An article, which relates to the aforementioned report, that I am also interested in is Tracey Loughran’s Shell Shock, Trauma, and the First World War: The Making of a Diagnosis and Its Histories. This article looks at ‘shell shock’ and ‘trauma’ through both literary and historical approaches to understand shell shock and how aspects of the disease have has come to be known as post-traumatic stress disorder (PTSD). Broken into four separate sections, the article maps how the shell shock has been perceived, how it came to be, how it was perceived during and after the war, and finally how it has evolved to eventually be legitimized and classified as an actual disease. The article specifically mentions the academic journal The Lancet and its 1915 publication which first used the term ‘shell shock’. More importantly, the mention of this British medical journal includes reference to the academic psychologist Charles Myers, who is frequently mentioned throughout the War Report of 1922. Dr. Myers was the first to publicly oppose notions that shell shock was ‘treatable’ and simply just a manifestation of ‘cowardice’. In this way Loughran’s article elucidates a history of the disease, and its perception that is necessary for my research.

The two documents overlap in their content, and in the way that Loughran’s directly speaks to the notions propagated in the War Report of 1922. Though I am curious about how the disease developed to eventually gain legitimacy, I am more curious about the perceptions of nervousness—specifically shell shock—during and directly after WWI. Indeed, these two sources are not literary, but I believe they hold importance to my research, as they situate themselves directly within the nervous disorder and its historical context. My aim is to use these two sources as a means of supporting my analysis of my primary text—be it Mrs. Dalloway or The Return of the Soldier—so that I may demonstrate how the emasculation of soldiers through nervous disorders like shell shock came to be.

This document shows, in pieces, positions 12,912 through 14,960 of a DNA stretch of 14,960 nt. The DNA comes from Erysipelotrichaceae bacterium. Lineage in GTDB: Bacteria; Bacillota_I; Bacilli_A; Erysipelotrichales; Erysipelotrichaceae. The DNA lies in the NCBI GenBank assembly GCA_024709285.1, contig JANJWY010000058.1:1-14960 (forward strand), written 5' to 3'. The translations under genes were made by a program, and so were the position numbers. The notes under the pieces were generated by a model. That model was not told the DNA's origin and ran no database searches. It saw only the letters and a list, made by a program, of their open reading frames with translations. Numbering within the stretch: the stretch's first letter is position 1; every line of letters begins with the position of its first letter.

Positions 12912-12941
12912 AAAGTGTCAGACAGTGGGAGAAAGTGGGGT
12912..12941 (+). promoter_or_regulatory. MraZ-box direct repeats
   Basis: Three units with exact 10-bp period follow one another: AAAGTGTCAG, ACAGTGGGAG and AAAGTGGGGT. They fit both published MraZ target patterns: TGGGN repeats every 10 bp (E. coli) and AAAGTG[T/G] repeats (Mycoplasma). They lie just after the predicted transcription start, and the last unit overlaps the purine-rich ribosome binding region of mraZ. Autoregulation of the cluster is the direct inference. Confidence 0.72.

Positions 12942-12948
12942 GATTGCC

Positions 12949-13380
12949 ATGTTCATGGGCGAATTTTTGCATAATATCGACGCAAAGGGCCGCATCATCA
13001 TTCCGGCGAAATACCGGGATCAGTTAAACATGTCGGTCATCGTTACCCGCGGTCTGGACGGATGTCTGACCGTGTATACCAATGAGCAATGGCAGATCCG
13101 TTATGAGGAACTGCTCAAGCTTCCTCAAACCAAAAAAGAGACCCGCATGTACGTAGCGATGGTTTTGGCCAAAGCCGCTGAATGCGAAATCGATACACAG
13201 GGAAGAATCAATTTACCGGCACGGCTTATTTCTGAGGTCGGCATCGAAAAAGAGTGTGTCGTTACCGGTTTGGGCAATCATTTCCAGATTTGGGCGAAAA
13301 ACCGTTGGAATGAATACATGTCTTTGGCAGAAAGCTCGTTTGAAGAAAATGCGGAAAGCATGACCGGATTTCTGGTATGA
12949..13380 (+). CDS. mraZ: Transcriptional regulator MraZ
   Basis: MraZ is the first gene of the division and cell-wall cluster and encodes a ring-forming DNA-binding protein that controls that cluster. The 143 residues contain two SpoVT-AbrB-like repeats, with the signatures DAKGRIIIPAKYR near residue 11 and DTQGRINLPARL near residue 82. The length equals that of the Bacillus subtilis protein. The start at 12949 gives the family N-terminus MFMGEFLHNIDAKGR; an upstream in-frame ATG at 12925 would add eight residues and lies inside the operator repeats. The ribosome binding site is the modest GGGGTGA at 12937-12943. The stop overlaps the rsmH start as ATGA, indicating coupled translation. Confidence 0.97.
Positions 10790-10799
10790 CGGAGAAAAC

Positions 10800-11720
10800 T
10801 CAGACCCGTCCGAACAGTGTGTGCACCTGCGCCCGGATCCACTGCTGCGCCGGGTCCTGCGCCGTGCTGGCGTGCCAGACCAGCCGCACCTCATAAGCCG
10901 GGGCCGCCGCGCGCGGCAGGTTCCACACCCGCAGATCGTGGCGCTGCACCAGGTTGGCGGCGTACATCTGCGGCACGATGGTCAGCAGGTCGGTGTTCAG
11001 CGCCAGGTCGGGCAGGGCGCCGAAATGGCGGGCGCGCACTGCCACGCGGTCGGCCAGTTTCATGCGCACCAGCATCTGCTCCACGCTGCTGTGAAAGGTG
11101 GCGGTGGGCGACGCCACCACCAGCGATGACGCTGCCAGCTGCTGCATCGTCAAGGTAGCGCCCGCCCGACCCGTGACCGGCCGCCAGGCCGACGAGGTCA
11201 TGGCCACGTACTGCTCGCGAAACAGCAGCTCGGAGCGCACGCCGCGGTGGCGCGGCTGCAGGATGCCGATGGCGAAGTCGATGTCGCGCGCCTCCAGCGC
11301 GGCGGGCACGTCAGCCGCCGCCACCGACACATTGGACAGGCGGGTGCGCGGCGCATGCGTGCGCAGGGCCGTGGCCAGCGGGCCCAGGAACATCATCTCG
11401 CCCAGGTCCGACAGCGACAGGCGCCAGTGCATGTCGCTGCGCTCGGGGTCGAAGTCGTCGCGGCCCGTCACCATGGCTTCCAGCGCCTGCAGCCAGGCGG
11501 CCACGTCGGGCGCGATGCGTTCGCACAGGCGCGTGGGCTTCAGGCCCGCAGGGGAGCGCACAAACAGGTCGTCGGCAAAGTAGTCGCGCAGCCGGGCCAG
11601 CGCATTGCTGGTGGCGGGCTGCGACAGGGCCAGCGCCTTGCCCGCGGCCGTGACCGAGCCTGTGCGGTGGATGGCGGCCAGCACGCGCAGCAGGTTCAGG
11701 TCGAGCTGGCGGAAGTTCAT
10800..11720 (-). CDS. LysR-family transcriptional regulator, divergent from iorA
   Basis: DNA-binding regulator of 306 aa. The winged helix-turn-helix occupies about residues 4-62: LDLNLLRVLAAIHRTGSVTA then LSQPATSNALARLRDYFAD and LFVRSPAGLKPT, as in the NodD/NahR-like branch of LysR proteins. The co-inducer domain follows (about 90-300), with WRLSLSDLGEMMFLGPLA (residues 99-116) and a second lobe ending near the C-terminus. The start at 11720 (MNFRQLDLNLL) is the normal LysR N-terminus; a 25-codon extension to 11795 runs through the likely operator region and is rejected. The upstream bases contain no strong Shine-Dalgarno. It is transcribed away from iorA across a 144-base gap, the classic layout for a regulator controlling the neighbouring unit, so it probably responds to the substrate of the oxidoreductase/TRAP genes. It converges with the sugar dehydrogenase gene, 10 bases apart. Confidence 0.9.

I began this process researching “male hysteria” but I have come to realize that this is more a side-effect—almost a result—of the strict guidelines of “manliness” set out and reinforced by officials of Britain during and post-WWI. Nervousness and anxiety, mainly through manifestations of shell shock in literature, were debilitating to masculinity because anxiety was perceived to be inherently feminine. This idea is supported in the War Report of 1922 and similar documents, which have potential connections to the idea of the ‘stoic’ man that is present even today. Though I want to stay specifically within the early 19th Century, these sources are very applicable to the contemporary construction of “manliness” in and outside of literature. Going forward, I hope to find more literary sources to support my ideas, and not rely so heavily on the sociological, historical, and medical sources I have found.


BP 5

Works Cited

The War Office Committee. Report of the War Office Committee of Enquiry into “Shell Shock”. London, 1922.

Tracey Loughran. “Shell Shock, Trauma, and the First World War: The Making of a Diagnosis and Its Histories.” Journal of the History of Medicine and Allied Sciences, no. 1, 2012, p. 94.

Questions of Queerness in Comedy